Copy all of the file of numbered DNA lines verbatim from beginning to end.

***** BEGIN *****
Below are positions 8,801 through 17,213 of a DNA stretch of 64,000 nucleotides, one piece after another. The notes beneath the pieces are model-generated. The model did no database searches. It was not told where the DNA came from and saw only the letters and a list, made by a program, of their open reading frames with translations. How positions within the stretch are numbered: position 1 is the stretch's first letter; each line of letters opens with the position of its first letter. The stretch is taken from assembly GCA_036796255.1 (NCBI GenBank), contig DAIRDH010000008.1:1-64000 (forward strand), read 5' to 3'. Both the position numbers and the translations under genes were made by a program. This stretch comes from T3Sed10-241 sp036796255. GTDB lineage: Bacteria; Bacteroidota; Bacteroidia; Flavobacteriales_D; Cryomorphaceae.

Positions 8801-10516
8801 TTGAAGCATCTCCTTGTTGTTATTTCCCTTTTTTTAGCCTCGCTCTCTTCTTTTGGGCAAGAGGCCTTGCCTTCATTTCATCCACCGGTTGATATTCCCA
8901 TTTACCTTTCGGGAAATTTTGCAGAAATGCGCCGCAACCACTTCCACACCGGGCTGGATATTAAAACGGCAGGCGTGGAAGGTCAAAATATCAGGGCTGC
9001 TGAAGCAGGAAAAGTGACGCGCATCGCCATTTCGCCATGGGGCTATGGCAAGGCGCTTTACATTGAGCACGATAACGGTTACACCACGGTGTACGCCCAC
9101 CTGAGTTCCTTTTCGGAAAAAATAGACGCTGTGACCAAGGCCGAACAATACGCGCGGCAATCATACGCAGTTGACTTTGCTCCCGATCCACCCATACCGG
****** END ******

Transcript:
Below are positions 8,801 through 17,213 of a DNA stretch of 64,000 nucleotides, one piece after another. The notes beneath the pieces are model-generated. The model did no database searches. It was not told where the DNA came from and saw only the letters and a list, made by a program, of their open reading frames with translations. How positions within the stretch are numbered: position 1 is the stretch's first letter; each line of letters opens with the position of its first letter. The stretch is taken from assembly GCA_036796255.1 (NCBI GenBank), contig DAIRDH010000008.1:1-64000 (forward strand), read 5' to 3'. Both the position numbers and the translations under genes were made by a program. This stretch comes from T3Sed10-241 sp036796255. GTDB lineage: Bacteria; Bacteroidota; Bacteroidia; Flavobacteriales_D; Cryomorphaceae.

Positions 8801-10516
8801 TTGAAGCATCTCCTTGTTGTTATTTCCCTTTTTTTAGCCTCGCTCTCTTCTTTTGGGCAAGAGGCCTTGCCTTCATTTCATCCACCGGTTGATATTCCCA
8901 TTTACCTTTCGGGAAATTTTGCAGAAATGCGCCGCAACCACTTCCACACCGGGCTGGATATTAAAACGGCAGGCGTGGAAGGTCAAAATATCAGGGCTGC
9001 TGAAGCAGGAAAAGTGACGCGCATCGCCATTTCGCCATGGGGCTATGGCAAGGCGCTTTACATTGAGCACGATAACGGTTACACCACGGTGTACGCCCAC
9101 CTGAGTTCCTTTTCGGAAAAAATAGACGCTGTGACCAAGGCCGAACAATACGCGCGGCAATCATACGCAGTTGACTTTGCTCCCGATCCACCCATACCGG